Credit Counseling or Debt Management: Credit counselor’s address all of your personal finance issues. Addressing household budgeting and spending habits, in conjunction with debt management, is essential no matter what debt management option you choose. A credit counselor offers professional advice for debt management options based on your individual financial situation. They offer personal finance education and manage debt as in debt consolidation. If you're not sure what debt management approach is best for you, a credit counselor can help you make an informed decision. You can check with the Federal Trade Commission, your state's Department of Professional Regulation, and your local chapter of the Better Business Bureau as you make your choice in regards to credit counselors.
Choosing the right debt management option for your unique personal finance situation is essential for success. If the whole process seems overwhelming, try this....
Eliminate options that you don't qualify for first. For example, if you don't own a home, you won't be considering a home loan for debt consolidation.
Make a list of remaining options and note the pros and cons of each. You may want to consider impact on credit score, access to credit, length of time, savings, flexibility in payments, etc. Next, eliminate those with cons that you would prefer not to enter into to. If your goal is to keep your credit history in good standing, eliminate those that will definitely have a negative effect. Don't like the idea of putting your home at risk? Eliminate the home equity debt consolidation option. Narrowing your options down gives a more focused picture of what debt management options are available and/or acceptable to you. Research and choose the most financially beneficial option from there.
The key is to choose a debt management option that you determine can be successful for you and stick to it! You must manage debt to become debt free. There is no other option!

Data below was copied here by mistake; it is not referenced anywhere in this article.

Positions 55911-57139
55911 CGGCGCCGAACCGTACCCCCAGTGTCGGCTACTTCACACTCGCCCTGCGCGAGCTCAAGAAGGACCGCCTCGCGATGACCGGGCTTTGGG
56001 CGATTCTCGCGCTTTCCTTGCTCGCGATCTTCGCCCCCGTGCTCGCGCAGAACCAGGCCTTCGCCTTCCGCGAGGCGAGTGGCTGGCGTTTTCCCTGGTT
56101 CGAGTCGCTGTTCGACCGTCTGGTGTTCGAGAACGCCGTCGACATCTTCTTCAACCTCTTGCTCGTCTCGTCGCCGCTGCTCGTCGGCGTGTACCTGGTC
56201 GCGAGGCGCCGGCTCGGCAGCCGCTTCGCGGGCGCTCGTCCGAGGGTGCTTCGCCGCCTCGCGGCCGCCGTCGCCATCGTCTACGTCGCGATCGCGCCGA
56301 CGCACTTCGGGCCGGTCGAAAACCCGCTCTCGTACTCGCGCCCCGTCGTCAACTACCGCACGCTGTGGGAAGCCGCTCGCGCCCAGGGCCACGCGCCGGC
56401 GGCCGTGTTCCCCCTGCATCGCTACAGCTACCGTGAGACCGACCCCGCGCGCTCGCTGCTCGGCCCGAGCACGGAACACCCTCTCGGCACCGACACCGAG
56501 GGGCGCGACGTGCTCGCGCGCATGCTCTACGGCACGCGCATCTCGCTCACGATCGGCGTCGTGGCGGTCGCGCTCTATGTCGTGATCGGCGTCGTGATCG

And that means manage your emotional response to money also. Money is a tool. Having lots of it does not mean I am better that or worse than anyone else. Same goes for having to little of it.
If you're stressed out over rising prices and wondering, "How am I going to make it?" you're not alone! See if these statement sound familiar to you:
I stand at the gas pump and wonder how I'm going to pay the credit card I used to charge the gas...
Is it my imagination, or did the price of eggs go from $.89 to $2.59 a dozen in just a few months?
There's no way I have time to cook at home... I'm just too busy!
Why isn't my income increasing as fast as my expenses?
Why can't somebody do something about it?
If you've caught yourself making statements like this, take heart: It is possible to get control of your time and money and turn your finances around – and it isn't all that difficult either.
The "Savin' O' The Green" e-book package will help you learn new strategies to stretch your paycheck and fight high prices!
Here is what's included in the "Savin' O' The Green" e-book package:
Money Management e-book
Money Management is a 72 page e-book designed to help you say goodbye to debt! Packed with lots of stories and advice, this e-book is an essential tool for your Debt Elimination Kit.
Money Management includes the story of how Michael and Tawra paid off $20,000 debt on $22,000 per year income.
Do you find the idea of budgeting daunting? You'll find information about how to make a budget and how to make budgeting simpler and easier.
Learn how to reduce your financial stress.
You don't have to be a slave to debt!
"We've learned so much from Tawra... As of last week, our regular bills are finally all paid up! We're no longer behind on any of them and can start working on our debt instead of playing catch-up with the utility companies. This was due in very large part to Tawra and her mom's wonderful advice, ideas and guidance."
-Karen from Ontario, Canada
"I was the most wasteful profligate spendaholic, I earned a lot, and thought I was entitled to spend every penny on myself. Now I have a savings, a growing IRA and have come to my senses."
-Kathy from California
Living on a Dime